And in many of the early profiles of Donald Trump - for example, in The New York Times - they kept saying his ancestors are Swedish. And it was repeated over and over again. But Donald Trump's grandfather and grandmother were definitely from Germany.

GROSS: Did Donald ever say that his heritage was Swedish?

BERNSTEIN: Constantly, all the time. He told reporters that. He told people in New York. People really thought he was from Sweden or that his ancestors were from Sweden, but they were not in any way.

GROSS: So I'm curious - and I don't know if you can answer this. Do you think that Donald Trump believed that his grandfather was from Sweden? Or do you...

BERNSTEIN: (Laugher) No.

GROSS: No?

BERNSTEIN: No. It was clear where his grandparents were from, but it became a family myth because it was better business to be Swedish than it was to be German during the war. And Donald Trump seems to have attached to the glamour of Swedish. He refers in his own book on several occasions to Swedish models. So it's something that he seems to view as aspirational, as a good place to be from.

You might remember when he made his comments about (expletive)-hole countries giving us immigrants, he said, why can't we get people from Norway? So he seems to have a fixation on Scandinavia as being a desirable place to be from.

GROSS: So, I don't know, we're spending a little bit of time talking about Trump, you know, lying or being deceptive about his family roots. And it sounds like, well, why - that's not such a big deal. Or is it? Like, if you're lying about your whole family, and then you're later lying about things political and in business, what does that say?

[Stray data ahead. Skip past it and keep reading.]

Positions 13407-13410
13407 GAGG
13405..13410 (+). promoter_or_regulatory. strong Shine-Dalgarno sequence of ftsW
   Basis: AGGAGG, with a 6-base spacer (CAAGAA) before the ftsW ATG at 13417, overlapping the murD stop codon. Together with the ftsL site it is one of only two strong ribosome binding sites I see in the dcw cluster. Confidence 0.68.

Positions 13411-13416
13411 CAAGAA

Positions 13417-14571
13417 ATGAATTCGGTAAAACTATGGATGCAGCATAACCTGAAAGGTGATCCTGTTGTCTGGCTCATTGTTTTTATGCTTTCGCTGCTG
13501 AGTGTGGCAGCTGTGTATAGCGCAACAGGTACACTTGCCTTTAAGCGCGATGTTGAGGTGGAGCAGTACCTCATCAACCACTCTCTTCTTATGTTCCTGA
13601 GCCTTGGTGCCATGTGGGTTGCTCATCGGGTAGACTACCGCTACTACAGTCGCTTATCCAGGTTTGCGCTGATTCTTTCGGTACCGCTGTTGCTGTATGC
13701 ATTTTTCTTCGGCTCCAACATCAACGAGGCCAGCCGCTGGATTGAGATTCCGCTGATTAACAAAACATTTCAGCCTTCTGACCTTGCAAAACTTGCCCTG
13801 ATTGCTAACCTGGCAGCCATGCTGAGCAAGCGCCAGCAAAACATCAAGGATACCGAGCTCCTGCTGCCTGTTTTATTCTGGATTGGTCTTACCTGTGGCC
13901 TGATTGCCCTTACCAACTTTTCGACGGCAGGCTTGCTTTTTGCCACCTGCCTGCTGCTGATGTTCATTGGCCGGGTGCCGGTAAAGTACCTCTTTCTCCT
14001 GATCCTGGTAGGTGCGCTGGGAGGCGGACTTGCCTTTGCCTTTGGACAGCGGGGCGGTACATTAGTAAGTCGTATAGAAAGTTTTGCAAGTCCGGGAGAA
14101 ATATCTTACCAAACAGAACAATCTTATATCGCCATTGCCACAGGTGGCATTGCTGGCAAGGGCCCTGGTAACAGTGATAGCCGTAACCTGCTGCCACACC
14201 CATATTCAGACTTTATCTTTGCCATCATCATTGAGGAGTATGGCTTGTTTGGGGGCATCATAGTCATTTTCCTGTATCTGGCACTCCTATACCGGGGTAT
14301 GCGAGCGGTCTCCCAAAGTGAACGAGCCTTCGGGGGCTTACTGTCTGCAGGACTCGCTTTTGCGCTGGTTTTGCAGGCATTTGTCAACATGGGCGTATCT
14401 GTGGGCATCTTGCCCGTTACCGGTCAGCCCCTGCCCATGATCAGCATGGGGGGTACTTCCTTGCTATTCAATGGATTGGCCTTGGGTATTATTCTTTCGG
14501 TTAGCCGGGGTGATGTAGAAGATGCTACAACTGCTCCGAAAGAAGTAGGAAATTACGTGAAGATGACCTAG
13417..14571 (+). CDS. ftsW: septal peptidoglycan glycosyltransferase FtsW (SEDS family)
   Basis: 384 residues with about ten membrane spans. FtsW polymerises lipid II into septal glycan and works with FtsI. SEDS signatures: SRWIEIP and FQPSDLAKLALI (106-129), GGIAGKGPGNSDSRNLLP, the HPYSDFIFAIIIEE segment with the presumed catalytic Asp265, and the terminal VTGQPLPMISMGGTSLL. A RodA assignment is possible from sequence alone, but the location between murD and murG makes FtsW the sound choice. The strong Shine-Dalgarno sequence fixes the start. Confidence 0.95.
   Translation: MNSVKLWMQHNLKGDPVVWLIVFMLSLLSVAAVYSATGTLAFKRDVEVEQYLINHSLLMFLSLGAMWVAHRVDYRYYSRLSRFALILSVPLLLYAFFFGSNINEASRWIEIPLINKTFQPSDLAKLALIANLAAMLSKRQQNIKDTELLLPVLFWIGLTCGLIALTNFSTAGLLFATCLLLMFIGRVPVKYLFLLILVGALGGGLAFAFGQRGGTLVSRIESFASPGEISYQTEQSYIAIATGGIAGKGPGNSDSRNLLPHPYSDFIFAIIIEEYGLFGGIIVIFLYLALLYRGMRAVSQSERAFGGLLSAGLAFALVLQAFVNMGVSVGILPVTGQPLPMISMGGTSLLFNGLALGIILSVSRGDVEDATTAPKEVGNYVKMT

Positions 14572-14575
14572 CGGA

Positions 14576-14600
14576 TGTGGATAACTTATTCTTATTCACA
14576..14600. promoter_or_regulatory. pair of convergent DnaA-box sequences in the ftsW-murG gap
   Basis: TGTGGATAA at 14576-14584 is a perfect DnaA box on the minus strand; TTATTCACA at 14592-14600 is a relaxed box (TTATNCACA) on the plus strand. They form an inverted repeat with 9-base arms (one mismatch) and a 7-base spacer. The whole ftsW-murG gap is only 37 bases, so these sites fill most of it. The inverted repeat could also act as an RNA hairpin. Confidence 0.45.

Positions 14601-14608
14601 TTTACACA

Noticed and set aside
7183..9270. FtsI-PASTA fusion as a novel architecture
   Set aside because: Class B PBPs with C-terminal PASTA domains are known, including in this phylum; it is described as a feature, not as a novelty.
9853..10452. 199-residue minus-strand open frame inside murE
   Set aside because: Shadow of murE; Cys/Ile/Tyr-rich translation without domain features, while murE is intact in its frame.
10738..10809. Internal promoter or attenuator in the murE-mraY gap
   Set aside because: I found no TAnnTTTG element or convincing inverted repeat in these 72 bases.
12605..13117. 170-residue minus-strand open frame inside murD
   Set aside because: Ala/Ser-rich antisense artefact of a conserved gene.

BERNSTEIN: Well, there is a throughline with the Trump family business that goes back to Fred Trump, which is - and maybe even back to Frederick Trump - which is they can say whatever they want to anybody so long as it helps the business. So Fred Trump would overvalue his business when he wanted to get a bank loan and undervalue it when he had to pay taxes. The Trump family still does that. In our podcast, "Trump, Inc.," we recently uncovered that that has happened at Trump Tower and at several other buildings in New York, where there - where the numbers do not line up.

They don't seem to have a problem with telling mistruths so long as they see it as in service of the family business. And I think something that's really, really important to understand with President Trump - because there are a lot of people who spend a lot of time fact-checking the president. And I am grateful for the people at the Toronto Star and at The Washington Post who really track the Trump lies. But one of the things from the very beginning of his presidency and even before was he understands that he is not telling the truth. And it's a way of displaying power. It's a way of saying I know that it is raining outside, and I'm going to say it's not raining. That actually happened on his inaugural day.

So it's - he is doing it as a way to say, I can control the truth. And it's important to not go too far down that rabbit hole of correcting him because that is something that is drawn from his business. He controls the facts. He controls the truth, and he uses it to accrue power.